They remained in the room a long time; once they sent for the Nurse, the new one, sister Doris, but she did not remain long. Again they both went into Nurse Kennedy's room. He sent out the nurse attendant on her. Doctor Winchester told me afterward that Nurse Kennedy, though she was ignorant of later matters, gave full and satisfactory answers to all Doctor Frere's questions relating to her patient up to the time she became unconscious. Then they went to the study, where they remained so long, and their voices raised in heated discussion seemed in such determined opposition, that I began to be uneasy. As for Miss Trelawny, she was almost in a state of collapse from nervousness before they joined us. Poor girl! She had had a sadly anxious time of it, and her nervous strength had almost broker, down.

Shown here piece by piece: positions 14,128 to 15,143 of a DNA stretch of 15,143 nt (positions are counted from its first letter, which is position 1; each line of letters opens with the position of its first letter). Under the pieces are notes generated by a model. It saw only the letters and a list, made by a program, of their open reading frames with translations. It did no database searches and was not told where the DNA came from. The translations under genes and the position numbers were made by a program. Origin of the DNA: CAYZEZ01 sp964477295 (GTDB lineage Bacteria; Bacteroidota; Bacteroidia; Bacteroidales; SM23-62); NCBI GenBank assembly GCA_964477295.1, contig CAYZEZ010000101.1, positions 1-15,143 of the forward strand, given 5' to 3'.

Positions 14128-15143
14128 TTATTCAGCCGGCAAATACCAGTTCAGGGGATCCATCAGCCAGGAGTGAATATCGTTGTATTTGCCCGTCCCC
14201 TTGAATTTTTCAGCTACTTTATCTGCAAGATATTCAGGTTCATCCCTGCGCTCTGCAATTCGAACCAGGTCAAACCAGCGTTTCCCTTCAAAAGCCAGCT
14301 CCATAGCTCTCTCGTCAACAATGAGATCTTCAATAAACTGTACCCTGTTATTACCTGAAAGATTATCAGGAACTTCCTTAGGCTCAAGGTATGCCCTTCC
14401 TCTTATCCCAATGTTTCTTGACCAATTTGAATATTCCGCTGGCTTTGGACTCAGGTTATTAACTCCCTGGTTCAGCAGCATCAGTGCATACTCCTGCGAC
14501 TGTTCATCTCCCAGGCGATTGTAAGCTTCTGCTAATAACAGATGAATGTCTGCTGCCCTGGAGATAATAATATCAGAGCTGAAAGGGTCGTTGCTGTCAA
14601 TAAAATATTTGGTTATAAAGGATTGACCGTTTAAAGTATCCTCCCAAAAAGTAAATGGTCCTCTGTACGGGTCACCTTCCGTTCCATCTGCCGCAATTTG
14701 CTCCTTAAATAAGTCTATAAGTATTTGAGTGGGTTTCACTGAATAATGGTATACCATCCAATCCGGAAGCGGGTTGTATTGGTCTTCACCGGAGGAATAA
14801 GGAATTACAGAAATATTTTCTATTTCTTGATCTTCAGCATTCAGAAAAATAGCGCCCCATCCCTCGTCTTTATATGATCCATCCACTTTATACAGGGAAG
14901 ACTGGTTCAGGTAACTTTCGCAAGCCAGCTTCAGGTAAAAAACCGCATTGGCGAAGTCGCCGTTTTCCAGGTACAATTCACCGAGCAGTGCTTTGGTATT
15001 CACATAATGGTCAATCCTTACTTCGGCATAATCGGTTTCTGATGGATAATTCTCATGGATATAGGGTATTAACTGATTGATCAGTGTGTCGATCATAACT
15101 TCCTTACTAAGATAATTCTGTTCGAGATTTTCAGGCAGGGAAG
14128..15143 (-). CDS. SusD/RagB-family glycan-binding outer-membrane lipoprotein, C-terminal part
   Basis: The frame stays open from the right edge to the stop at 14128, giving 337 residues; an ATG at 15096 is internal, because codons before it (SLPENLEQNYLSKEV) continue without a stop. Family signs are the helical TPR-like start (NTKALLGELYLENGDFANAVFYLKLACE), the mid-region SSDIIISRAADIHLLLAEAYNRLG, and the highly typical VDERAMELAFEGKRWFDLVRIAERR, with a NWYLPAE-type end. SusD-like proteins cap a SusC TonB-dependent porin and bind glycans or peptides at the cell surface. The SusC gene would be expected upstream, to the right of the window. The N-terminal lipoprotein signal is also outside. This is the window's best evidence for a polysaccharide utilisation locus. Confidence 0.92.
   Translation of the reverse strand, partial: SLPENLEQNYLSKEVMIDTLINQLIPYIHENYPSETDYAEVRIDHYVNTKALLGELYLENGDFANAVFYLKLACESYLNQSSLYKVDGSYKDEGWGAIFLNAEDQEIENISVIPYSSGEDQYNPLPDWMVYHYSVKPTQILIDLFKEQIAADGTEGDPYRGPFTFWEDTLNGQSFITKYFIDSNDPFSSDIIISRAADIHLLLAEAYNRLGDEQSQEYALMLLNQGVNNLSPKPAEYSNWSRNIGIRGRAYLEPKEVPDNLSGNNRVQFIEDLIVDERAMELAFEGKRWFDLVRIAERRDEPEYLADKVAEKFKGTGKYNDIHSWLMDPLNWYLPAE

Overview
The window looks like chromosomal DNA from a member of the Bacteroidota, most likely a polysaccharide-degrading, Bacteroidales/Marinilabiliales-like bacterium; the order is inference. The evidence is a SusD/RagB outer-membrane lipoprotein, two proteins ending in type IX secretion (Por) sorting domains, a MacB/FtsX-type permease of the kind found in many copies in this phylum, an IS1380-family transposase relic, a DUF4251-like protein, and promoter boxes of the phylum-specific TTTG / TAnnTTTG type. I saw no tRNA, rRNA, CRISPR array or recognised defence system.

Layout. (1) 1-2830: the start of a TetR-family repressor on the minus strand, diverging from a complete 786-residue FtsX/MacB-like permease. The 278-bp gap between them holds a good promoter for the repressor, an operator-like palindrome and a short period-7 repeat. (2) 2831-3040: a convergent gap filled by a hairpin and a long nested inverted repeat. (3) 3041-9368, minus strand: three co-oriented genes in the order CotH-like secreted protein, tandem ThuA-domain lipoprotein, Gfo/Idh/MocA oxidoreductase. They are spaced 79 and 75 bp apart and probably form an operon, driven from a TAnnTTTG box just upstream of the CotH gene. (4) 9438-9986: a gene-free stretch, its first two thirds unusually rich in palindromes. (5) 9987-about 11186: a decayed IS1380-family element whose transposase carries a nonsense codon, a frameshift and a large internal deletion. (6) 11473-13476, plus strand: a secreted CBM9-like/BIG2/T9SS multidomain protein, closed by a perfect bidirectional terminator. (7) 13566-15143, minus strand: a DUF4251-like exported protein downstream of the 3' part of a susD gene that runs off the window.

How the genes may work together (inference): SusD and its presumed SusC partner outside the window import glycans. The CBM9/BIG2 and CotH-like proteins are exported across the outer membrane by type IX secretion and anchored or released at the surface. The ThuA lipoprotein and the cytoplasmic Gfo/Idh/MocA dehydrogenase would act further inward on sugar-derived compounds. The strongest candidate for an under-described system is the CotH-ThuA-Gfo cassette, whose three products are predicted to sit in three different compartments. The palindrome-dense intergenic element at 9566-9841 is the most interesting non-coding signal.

They came out at last, Sir James first, his grave face looking as unenlightening as that of the sphinx. Doctor Winchester followed him closely: his face was pale, but with that kind of pallor which looked like a reaction. It gave me the idea that it had been red not long before. Sir James asked that Miss Trelawny would come into the study. He suggested that I should come also. When we had entered, Sir James turned to me and said: